Why couldn't the same SEI or CLI opcodes affect the same bit that has the same interrupt enabling/disabling function? All that changes is the ability to read it back? In fact if we're redesigning the core (it'll never happen!) then why not add a TSTI opcode to read it's state (and, ironically, set a flag in SREG!)?

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clawson wrote:
Quote:

(Mind you, there is an additional trade-off to consider: placing the I bit in an ordinary I/O register would have meant a minimum 2-cycle penalty to manually enable/disable interrupts (via the SBI and CBI instructions) versus the 1-cycle penalty that comes with the specialized set and clear instructions which are reserved for SREG...)

Why couldn't the same SEI or CLI opcodes affect the same bit that has the same interrupt enabling/disabling function?

Because to do that, the OP would lose the ability to perform orthogonal single-bit set/clearing of some of his precious general-purpose SREG bits -- keep in mind that CLI, SEI, CLZ, SEZ, CLH, SEH, CLV, SEV, CLT, SET, CLC, SEC, CLN, SEN, CLS, and SES instructions basically just boil down to aliases for a single pair of undocumented "SBSREG x" (set bit x in SREG) and "CBSREG x" (clear bit x in SREG) instructions.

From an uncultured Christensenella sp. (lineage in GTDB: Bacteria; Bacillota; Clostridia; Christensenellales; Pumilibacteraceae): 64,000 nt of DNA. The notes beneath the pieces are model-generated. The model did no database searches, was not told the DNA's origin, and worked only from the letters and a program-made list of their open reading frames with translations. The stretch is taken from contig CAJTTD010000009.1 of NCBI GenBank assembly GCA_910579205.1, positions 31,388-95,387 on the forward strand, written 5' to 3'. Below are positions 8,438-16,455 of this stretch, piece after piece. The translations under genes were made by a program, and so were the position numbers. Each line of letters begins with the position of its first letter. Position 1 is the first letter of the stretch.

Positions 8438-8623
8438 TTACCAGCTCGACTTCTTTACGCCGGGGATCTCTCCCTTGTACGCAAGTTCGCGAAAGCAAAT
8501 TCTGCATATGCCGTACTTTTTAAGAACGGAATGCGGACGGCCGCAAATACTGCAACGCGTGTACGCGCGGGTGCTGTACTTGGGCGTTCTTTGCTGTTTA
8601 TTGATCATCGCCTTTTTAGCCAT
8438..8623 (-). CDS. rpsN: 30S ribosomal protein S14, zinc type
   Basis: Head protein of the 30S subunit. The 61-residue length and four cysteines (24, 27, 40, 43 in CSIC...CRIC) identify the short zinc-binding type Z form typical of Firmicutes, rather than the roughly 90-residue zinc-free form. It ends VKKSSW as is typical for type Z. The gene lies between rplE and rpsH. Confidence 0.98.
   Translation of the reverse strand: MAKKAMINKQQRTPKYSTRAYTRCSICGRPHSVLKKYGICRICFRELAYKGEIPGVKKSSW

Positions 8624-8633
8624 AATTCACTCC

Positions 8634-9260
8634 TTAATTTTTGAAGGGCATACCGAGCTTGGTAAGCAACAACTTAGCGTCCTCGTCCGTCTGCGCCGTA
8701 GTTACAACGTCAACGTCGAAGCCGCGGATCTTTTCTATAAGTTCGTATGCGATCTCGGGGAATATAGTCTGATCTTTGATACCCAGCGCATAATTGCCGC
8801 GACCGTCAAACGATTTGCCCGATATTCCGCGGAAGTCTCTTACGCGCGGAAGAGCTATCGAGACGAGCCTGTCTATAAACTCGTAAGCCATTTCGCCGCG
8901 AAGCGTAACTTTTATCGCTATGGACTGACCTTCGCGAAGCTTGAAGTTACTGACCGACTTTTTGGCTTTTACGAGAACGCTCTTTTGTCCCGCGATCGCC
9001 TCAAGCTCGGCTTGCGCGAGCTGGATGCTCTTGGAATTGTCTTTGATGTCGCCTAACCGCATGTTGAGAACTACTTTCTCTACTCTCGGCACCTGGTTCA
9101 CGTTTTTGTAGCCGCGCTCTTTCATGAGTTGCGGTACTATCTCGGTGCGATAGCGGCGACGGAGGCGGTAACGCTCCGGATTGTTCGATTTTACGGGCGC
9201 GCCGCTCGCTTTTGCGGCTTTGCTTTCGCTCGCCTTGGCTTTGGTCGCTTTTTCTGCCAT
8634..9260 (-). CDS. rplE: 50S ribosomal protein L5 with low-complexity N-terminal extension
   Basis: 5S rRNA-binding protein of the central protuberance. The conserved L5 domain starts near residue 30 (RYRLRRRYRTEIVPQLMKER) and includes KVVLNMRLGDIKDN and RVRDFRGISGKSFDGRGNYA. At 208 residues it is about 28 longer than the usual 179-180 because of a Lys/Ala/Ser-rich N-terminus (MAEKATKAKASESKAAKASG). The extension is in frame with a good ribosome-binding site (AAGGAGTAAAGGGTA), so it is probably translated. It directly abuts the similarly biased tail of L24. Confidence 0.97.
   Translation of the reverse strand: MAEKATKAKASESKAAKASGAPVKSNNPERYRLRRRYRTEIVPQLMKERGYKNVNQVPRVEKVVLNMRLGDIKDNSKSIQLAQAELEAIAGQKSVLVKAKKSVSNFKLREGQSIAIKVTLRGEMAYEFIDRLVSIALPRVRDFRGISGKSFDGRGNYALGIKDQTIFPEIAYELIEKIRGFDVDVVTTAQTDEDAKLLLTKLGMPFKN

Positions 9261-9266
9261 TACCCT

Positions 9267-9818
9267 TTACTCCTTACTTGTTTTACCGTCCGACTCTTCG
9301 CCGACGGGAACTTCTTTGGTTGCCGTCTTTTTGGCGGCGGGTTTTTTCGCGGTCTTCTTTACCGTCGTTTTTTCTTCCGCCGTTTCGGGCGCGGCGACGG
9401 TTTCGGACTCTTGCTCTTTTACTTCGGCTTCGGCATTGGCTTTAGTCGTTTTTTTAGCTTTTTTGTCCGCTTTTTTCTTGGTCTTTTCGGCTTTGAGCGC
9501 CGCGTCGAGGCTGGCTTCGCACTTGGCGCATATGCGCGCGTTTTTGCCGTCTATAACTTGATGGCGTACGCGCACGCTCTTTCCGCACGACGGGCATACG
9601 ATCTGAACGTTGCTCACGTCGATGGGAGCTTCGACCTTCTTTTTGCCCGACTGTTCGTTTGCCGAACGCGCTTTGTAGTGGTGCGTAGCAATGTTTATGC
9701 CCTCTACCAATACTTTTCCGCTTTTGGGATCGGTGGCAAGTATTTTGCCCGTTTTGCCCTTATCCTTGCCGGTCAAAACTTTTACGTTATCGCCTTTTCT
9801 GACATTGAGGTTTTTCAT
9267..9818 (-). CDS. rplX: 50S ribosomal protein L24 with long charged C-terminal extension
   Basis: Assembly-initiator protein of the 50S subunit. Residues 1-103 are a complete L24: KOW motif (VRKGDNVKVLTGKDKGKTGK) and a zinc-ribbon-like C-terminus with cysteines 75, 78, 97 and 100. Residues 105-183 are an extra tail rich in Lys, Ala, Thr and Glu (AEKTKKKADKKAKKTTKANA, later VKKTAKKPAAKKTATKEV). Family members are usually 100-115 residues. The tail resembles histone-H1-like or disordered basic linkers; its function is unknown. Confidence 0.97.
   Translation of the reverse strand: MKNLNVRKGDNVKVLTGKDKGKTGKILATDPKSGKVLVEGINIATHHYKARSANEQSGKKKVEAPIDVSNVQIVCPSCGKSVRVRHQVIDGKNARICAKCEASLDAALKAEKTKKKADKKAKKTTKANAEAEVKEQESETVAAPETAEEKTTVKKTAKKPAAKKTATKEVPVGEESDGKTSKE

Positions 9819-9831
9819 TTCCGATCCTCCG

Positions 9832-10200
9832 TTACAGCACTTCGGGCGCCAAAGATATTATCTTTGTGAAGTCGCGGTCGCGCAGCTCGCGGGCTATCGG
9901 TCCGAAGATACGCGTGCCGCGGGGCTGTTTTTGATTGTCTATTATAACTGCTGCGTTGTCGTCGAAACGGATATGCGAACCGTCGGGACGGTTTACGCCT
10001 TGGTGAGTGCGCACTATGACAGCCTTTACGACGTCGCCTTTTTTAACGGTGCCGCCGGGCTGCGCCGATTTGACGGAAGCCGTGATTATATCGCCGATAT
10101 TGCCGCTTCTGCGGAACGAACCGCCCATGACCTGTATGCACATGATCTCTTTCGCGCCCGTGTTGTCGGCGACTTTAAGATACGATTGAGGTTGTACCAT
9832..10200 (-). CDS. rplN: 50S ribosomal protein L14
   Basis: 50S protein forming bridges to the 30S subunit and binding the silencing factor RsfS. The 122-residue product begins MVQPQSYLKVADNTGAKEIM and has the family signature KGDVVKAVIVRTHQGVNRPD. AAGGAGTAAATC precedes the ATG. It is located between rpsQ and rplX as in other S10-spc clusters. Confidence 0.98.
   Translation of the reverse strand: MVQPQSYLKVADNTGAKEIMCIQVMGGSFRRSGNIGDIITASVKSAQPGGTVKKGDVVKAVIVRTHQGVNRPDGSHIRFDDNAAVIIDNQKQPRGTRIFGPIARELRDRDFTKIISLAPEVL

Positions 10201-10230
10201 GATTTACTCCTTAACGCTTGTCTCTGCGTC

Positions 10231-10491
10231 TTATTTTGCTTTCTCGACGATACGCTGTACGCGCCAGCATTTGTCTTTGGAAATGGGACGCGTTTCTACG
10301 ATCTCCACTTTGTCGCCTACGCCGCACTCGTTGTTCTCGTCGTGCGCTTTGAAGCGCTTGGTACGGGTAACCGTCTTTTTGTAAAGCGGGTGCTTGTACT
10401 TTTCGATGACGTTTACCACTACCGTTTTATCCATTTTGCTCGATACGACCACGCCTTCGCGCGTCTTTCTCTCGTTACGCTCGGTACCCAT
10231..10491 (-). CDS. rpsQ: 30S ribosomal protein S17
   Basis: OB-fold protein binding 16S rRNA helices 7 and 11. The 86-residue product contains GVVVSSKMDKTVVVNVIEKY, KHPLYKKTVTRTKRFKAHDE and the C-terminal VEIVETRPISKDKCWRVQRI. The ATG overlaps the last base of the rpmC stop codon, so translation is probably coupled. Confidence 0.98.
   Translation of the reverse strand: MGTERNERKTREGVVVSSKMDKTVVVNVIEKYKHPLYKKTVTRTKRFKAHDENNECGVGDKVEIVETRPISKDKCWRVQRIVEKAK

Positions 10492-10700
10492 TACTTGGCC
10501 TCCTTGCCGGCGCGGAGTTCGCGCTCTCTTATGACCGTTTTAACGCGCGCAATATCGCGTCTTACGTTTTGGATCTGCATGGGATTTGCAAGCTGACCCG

By the way, I am not advocating the OP's position. I am perfectly content with things the way they are. I've never been in a situation where I was inclined to use the OP's proposed switch statement "hack".

Certainly, Atmel has people with a lot more experience in silicon design than me (or most of the rest of us on this forum) so I trust that they had reasons for designing things the way they did.

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Quote:

keep in mind that CLI, SEI, CLZ, SEZ, CLH, SEH, CLV, SEV, CLT, SET, CLC, SEC, CLN, SEN, CLS, and SES instructions basically just boil down to aliases for a single pair of undocumented "SBSREG x" (set bit x in SREG) and "CBSREG x" (clear bit x in SREG) instructions.

Ummm--undocumented? Aren't they the specific variants of BSET and BCLR?

You can put lipstick on a pig, but it is still a pig.

I've never met a pig I didn't like, as long as you have some salt and pepper.

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Oops, I didn't notice those. Indeed.

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Quote:

Because to do that, the OP would lose the ability to perform orthogonal single-bit set/clearing of some of his precious general-purpose SREG bits

No I was suggesting the same opcodes be maintained, but not necessarily the same underlying opcode bit pattern so it's not doing BSET/BLCR and has nothing to do with SREG any more. I guess it could even be the same bit pattern but it's fully decoded so does not interfere with BSET/BCLR operation